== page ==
No moment of metal in 2010 was as cathartic as Altar of Plagues' first New York appearance. The band's atmospheric black metal was amplified in edge and emotion in person, melting away flesh and bone to leave a crowd of shattered, satisfied souls. Velnias' dark intonations were entirely entertaining, and Castevet delivered an awe inspiring set. Fantastic show.


7. Skeletonwitch, Withered, Landmine Marathon, Ipsissimus – Toad's Place, New Haven, CT
This line-up was well worth a road-trip, turning the tiny upstairs venue into a deathly cachinnating echo chamber. Each band gave a excoriating performance, buoyed by excellent sound and an absurdly intimate atmosphere. Withered made good on the glory of Dualitas, finally clicking for me in a live setting. My first Landmine Marathon experience was well worth the wait, and Skeletonwitch was reliably masterful.


6. Fuck the Facts, Magrudergrind, Defeatist, Atakke - Cake Shop, NYC
My first Cake Shop show was an incredibly fun grind gauntlet. Defeatist blew my mind, providing an absurd rhythmic beating. I finally got to see Magrudergrind do their thing in person, and the pummeling lived up to the hype. Fuck the Facts are quickly becoming one of my favorite bands, and they delivered an excellent set of utterly unique hybrid-grind glory. The Canadian crew capitalized on the crisp catchiness of their recent Unnamed EP; I'm a believer.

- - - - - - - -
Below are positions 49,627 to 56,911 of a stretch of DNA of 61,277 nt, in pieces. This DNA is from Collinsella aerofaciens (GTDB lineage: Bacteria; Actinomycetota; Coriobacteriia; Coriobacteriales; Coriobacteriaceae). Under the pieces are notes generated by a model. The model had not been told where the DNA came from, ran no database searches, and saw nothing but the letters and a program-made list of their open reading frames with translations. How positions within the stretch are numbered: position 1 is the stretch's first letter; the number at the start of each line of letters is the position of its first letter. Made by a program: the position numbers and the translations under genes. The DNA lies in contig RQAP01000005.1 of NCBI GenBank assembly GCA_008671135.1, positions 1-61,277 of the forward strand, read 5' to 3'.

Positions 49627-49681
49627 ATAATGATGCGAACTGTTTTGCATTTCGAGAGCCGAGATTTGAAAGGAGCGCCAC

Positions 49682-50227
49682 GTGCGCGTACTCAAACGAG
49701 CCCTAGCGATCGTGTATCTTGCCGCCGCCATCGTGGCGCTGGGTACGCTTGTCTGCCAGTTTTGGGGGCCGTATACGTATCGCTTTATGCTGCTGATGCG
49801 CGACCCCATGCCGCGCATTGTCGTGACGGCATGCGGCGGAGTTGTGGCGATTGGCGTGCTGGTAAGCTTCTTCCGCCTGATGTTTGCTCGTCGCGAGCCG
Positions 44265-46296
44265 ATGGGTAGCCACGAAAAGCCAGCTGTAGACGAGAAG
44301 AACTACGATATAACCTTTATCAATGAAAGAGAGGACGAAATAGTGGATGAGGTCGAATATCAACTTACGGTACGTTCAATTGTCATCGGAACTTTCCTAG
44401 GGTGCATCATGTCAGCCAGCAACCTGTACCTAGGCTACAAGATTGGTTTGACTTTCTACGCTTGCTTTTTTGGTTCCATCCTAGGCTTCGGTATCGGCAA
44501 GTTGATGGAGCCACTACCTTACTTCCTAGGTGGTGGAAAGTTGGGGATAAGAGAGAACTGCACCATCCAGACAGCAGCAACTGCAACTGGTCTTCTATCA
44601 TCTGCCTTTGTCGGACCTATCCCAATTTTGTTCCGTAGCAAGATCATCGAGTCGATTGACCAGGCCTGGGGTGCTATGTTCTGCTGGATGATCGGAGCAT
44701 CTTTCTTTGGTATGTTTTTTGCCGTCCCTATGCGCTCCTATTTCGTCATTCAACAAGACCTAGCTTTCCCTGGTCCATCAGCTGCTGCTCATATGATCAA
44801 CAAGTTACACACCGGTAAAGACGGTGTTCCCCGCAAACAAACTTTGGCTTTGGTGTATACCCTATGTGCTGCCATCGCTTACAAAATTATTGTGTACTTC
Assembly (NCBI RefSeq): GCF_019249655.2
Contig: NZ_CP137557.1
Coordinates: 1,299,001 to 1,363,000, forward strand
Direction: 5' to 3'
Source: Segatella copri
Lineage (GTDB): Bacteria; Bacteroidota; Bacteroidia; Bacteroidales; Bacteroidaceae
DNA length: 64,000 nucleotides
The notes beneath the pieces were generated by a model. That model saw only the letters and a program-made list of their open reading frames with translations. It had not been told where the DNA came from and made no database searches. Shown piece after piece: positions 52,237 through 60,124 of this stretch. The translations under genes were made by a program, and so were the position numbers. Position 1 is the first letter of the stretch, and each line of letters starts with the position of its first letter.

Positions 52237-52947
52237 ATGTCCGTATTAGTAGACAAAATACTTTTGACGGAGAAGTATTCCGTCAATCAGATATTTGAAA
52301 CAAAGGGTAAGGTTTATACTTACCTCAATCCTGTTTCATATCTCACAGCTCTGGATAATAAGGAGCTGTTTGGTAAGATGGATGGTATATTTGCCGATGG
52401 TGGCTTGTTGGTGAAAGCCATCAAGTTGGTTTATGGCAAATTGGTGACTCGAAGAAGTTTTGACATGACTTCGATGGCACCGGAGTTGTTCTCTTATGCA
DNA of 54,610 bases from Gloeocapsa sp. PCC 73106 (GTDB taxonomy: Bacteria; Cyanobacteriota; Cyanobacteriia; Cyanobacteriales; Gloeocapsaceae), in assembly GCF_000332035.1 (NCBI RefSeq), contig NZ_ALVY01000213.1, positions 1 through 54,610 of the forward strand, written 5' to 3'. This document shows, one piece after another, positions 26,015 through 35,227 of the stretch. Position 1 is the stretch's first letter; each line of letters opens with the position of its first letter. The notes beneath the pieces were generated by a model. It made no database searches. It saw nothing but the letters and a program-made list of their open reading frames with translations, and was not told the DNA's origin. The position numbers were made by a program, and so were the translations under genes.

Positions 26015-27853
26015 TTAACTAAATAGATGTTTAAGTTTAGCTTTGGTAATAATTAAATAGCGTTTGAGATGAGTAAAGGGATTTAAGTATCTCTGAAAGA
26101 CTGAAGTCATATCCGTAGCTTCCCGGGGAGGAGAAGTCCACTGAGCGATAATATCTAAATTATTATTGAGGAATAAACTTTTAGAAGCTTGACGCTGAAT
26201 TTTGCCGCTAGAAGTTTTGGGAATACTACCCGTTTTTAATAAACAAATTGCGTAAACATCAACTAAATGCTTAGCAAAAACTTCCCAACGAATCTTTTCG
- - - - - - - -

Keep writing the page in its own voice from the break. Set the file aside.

5. Wormrot, Defeatist, Mutant Supremacy, Psychic Limb and Curandera – The Acheron, Brooklyn, NY
Wormrot's second swing through NYC brought an absurd line-up. Mutant Supremacy, although theoretically out of place, dispensed the old school death with panache and drove home the excellence of Infinite Suffering. Defeatist's shock and awe grind attack left us with slack-jawed looks of amazement. Wormrot brought the precision and skill, translating a month on the road into a perfect execution of demented riffs and rage. By this point Arif had also perfected his barefoot, interpretive grind-dances. Goddamn, that was fun.


4. Gorguts, Portal and Krallice – The Knitting Factory, Brooklyn, NY